What is “Business Wellness”?
What comes to mind when you hear the term? Do an internet search and you will invariably get listings for business wellness programs as they relate to employee health.
Consider the term from a different perspective. Are you taking preventative steps to keep your business healthy? Are you monitoring a dashboard of KPI’s to ensure the business is running smoothly (or at least as expected)? If/when you discover something isn’t quite right, do you have an action plan to take investigative/remedial steps?
We take vitamins, exercise, eat right and get plenty of sleep to ensure our personal wellness. We go to the doctor if we aren’t feeling right or need help curing lingering ailments. Doesn’t a similar approach to the health and well-being of your business make just as much sense?
Ever see a company that keeps selling more and more – but makes less and less? The more they sell, the faster they blow through their line of credit. They tell themselves the ever increasing credit line is needed to fuel growth. How can this be? If the operation was running profitably, it should be producing more cash so that draws on the credit line would be less – not more. There are other variables, but you get the picture. There are most likely problems in the underlying operation that get masked by the ability to borrow more money. At some point, borrowing more money is not an option – and the problem(s) are potentially much worse than they would have been if caught early.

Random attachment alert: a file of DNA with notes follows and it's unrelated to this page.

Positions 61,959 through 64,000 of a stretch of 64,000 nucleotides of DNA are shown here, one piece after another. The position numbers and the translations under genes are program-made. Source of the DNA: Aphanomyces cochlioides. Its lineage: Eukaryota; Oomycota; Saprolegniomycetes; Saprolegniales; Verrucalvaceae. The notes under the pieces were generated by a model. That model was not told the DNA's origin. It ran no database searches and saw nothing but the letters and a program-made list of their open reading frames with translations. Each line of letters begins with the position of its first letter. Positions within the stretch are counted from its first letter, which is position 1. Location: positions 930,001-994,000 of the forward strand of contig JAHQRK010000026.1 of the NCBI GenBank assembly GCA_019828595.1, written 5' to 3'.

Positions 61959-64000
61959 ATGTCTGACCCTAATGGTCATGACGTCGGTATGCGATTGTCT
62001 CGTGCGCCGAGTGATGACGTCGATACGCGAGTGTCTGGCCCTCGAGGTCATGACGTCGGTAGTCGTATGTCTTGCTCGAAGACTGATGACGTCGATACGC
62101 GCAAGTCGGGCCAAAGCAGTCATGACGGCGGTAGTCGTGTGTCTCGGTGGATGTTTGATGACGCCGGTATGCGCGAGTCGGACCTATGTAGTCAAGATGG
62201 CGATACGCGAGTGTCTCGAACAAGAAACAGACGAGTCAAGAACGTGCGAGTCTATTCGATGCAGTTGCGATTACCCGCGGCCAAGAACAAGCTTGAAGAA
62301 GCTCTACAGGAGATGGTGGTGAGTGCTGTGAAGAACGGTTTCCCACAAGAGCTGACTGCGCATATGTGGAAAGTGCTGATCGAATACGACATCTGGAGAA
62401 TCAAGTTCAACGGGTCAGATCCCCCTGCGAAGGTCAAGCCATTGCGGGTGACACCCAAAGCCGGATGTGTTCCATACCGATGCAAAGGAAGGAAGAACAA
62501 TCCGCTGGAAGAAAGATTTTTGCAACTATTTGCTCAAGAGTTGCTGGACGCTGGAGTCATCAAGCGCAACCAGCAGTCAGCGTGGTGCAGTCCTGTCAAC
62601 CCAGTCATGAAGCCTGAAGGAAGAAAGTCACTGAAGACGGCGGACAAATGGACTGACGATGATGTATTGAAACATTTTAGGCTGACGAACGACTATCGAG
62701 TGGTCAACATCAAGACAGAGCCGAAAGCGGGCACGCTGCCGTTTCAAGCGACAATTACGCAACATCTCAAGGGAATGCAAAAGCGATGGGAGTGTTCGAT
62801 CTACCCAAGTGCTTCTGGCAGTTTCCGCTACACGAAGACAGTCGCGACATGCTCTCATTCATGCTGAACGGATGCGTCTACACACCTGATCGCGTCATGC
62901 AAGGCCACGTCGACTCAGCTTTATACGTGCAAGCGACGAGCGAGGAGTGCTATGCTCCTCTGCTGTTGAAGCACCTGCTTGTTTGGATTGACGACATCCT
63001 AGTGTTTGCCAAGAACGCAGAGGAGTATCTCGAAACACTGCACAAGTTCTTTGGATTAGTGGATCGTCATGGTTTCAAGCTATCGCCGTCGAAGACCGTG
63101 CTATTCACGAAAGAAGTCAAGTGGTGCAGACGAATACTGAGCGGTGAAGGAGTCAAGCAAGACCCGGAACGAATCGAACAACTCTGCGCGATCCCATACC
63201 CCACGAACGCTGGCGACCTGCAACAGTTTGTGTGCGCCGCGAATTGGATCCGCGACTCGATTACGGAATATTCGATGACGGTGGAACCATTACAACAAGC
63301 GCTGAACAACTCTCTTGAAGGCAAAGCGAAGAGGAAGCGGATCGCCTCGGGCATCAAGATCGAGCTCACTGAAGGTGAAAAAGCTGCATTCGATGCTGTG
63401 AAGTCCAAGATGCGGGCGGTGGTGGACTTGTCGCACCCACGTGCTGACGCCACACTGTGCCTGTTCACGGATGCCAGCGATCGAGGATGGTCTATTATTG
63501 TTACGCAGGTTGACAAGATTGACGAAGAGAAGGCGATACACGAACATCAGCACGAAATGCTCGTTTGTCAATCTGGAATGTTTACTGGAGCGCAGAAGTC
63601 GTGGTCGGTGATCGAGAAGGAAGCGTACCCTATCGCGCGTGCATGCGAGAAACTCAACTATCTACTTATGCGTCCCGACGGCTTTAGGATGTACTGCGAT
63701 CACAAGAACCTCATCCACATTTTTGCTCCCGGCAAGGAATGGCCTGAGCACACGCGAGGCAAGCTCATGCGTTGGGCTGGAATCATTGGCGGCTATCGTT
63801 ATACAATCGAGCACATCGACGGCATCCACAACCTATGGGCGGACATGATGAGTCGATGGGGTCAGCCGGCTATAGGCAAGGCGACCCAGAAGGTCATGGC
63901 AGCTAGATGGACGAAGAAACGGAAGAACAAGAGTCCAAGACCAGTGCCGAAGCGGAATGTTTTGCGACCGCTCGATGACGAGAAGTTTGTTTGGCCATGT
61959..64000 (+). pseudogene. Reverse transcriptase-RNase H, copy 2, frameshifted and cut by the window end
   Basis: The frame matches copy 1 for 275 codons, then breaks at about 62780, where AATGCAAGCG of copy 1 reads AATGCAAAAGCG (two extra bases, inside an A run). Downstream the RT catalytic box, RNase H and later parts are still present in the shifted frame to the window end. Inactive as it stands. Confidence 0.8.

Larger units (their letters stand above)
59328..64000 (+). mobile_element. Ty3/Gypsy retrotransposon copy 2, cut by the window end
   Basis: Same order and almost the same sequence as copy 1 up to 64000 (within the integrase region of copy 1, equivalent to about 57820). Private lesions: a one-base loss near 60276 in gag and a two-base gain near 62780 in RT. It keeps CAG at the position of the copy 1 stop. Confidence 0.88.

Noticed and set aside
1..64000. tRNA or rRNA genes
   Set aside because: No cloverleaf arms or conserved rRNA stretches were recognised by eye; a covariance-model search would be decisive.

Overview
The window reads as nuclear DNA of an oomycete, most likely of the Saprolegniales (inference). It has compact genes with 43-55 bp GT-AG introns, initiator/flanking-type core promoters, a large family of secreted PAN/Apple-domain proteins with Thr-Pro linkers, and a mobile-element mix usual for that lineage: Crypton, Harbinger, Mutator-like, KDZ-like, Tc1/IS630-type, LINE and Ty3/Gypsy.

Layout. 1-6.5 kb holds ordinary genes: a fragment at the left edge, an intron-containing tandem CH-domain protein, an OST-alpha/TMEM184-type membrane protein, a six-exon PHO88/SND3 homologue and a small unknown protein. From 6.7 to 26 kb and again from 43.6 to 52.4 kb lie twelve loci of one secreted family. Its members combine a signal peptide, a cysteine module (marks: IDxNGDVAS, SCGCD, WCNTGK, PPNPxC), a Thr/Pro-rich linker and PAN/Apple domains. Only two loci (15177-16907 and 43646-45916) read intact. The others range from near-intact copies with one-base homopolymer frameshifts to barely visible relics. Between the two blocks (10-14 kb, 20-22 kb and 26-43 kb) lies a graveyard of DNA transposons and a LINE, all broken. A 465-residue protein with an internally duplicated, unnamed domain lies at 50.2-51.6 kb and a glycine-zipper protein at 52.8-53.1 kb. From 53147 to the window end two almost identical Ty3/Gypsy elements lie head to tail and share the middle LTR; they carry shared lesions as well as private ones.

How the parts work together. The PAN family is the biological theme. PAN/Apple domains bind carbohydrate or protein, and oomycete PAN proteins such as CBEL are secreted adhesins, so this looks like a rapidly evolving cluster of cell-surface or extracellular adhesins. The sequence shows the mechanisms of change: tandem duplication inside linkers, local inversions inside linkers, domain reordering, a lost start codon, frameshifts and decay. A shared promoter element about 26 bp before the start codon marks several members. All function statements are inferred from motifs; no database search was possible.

Here are some of the questions that come to mind when I think of business wellness:
Have collections on your receivables slowed? How many inventory turns do you have versus prior years or industry standards? How strong is your IT security? If the organization was shut down by a virus, how soon would you be able to recover? What is your backup plan? Are your costing methods accurate? Are your key processes documented?
This is just a few. The list could almost be endless. The point is you should really have some type of system in place to detect early trouble. In the event that you see something is awry, ignoring it may work – but 99 out of 100 times it doesn’t. In almost all cases, the cure gets more expensive the longer the problem is allowed to fester. Like the old commercial with the plumber used to say “you can pay me now or pay me later”.